Today, due to the work of advocacy organizations, investigative journalists, attorneys, and academics working in different venues across the country, we know that people have been executed despite serious doubts about their guilt. Here are a few of their stories:
Troy Anthony Davis and Sylvester “Redd” Coles were in a parking lot in Georgia in 1989, when Coles argued with and attacked a homeless man named Larry Young. Off-duty police officer Mark McPhail came to Young’s aid and was shot and killed by someone wielding a .38 caliber revolver. Coles admitted to carrying a .38 that night and several other witnesses implicated Coles as the shooter. Yet Coles was never treated as a suspect. Davis was convicted of murder based on scant physical evidence and the testimony of nine witnesses, seven of whom later recanted their testimony or admitted it was false.1 His case drew attention across the globe and sparked an international outcry to save his life. Public figures including President Jimmy Carter, Archbishop Desmond Tutu, Sister Helen Prejean, Pope Benedict XVI, Harry Belafonte, 51 members of Congress, and former FBI director William S. Sessions spoke out against the execution.2 More than 250 rallies, teach-ins, silent vigils, and other events were held in cities all over the world to protest his execution. Amnesty International and other advocacy groups delivered a record number of petitions — more than 630,000 — to the Georgia Board of Pardons and Parole requesting a stay of execution.3 Troy Anthony Davis was put to death on September 21, 2011.4,5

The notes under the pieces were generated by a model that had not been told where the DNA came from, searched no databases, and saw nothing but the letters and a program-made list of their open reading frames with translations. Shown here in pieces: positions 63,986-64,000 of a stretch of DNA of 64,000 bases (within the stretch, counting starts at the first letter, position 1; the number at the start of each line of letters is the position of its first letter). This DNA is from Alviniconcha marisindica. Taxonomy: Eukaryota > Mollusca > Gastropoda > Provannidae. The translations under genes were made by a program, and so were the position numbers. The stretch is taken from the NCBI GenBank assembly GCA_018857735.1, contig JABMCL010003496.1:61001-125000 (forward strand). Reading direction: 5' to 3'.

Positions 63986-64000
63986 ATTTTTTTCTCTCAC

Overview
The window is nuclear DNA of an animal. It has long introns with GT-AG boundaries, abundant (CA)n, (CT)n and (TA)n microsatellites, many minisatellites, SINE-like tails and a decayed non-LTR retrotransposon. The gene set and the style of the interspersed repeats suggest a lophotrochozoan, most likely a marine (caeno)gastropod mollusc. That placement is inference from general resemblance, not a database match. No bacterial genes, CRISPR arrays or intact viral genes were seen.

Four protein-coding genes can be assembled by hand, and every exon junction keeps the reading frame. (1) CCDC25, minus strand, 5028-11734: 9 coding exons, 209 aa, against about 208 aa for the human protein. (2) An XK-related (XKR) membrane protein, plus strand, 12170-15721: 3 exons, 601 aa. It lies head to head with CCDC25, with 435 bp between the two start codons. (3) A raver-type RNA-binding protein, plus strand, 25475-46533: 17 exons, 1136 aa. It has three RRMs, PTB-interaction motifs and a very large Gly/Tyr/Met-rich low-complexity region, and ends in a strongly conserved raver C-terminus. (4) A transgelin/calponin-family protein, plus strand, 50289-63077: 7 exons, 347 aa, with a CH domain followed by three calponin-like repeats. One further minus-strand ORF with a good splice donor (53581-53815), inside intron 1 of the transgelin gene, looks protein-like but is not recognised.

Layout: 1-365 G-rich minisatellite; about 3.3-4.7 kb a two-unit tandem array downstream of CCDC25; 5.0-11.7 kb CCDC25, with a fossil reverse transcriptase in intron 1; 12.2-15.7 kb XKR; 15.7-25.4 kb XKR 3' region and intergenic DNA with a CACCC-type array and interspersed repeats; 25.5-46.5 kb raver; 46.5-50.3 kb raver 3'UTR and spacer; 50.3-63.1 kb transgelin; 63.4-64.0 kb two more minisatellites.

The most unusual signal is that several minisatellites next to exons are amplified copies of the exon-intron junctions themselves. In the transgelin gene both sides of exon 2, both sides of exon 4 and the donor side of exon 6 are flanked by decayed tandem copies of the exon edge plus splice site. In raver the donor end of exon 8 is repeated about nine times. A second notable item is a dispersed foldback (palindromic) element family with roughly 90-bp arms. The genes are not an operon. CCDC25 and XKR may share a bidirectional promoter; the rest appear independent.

Carlos DeLuna was executed in Texas in 1989 for the stabbing death of Wanda Lopez.6 DeLuna maintained his innocence throughout his imprisonment and insisted another individual by the name of Carlos Hernandez was really the killer. In 2012, The Columbia Human Rights Law Review published Los Tocayos Carlos, one of the most exhaustive investigations of a criminal case in U.S. history.7 In the 430-page report, 8 Columbia Law School Professor James Liebman and his students reveal that DeLuna was, in fact, innocent. The report cites that conflicting eye witness statements, police investigation mistakes, and missing information led to DeLuna being found guilty. Meanwhile, Carlos Hernandez, who the prosecution called a “phantom” and refused to pursue, remained free to commit more crimes and stab other women.9
Gary Graham (A.K.A. Shaka Sankofa) was sentenced to death at the age of 18 in 1981 in Texas for the robbery and murder of Bobby Lambert. His conviction was based largely on the testimony of one witness who said she saw him through a windshield from 30 to 40 feet away. His court-appointed lawyer failed to call two witnesses who said they had seen the killer that night, and it was not Graham. There was also no physical evidence linking Graham to the murder, and the gun he had in his possession was not the murder weapon.10 Graham had acknowledged crimes he had committed as a teenager, apologizing in writing and verbally to the victims. However, he unwaveringly maintained his innocence of the murder. He was executed in 2000.
Cameron Todd Willingham
Cameron Todd Willingham was executed in Texas in 2004 for murdering his three young daughters by setting his house on fire. Willingham’s conviction was based on faulty forensic science which concluded that the fire was caused by arson. Multiple fire science experts reviewed the case and objected to Willingham’s execution stating there was no evidence that the fire was intentionally set. In 2010 the Texas Forensic Science Commission released a report admitting that Willingham’s conviction was based on “flawed science.11,12 One of the witnesses during the trial, an inmate, who testified that Willingham confessed to the killing while in jail, later recanted. Willingham’s last words were: “Please clear my name. I did not kill my children.”13 Willingham’s family is currently seeking a posthumous pardon from the state of Texas.14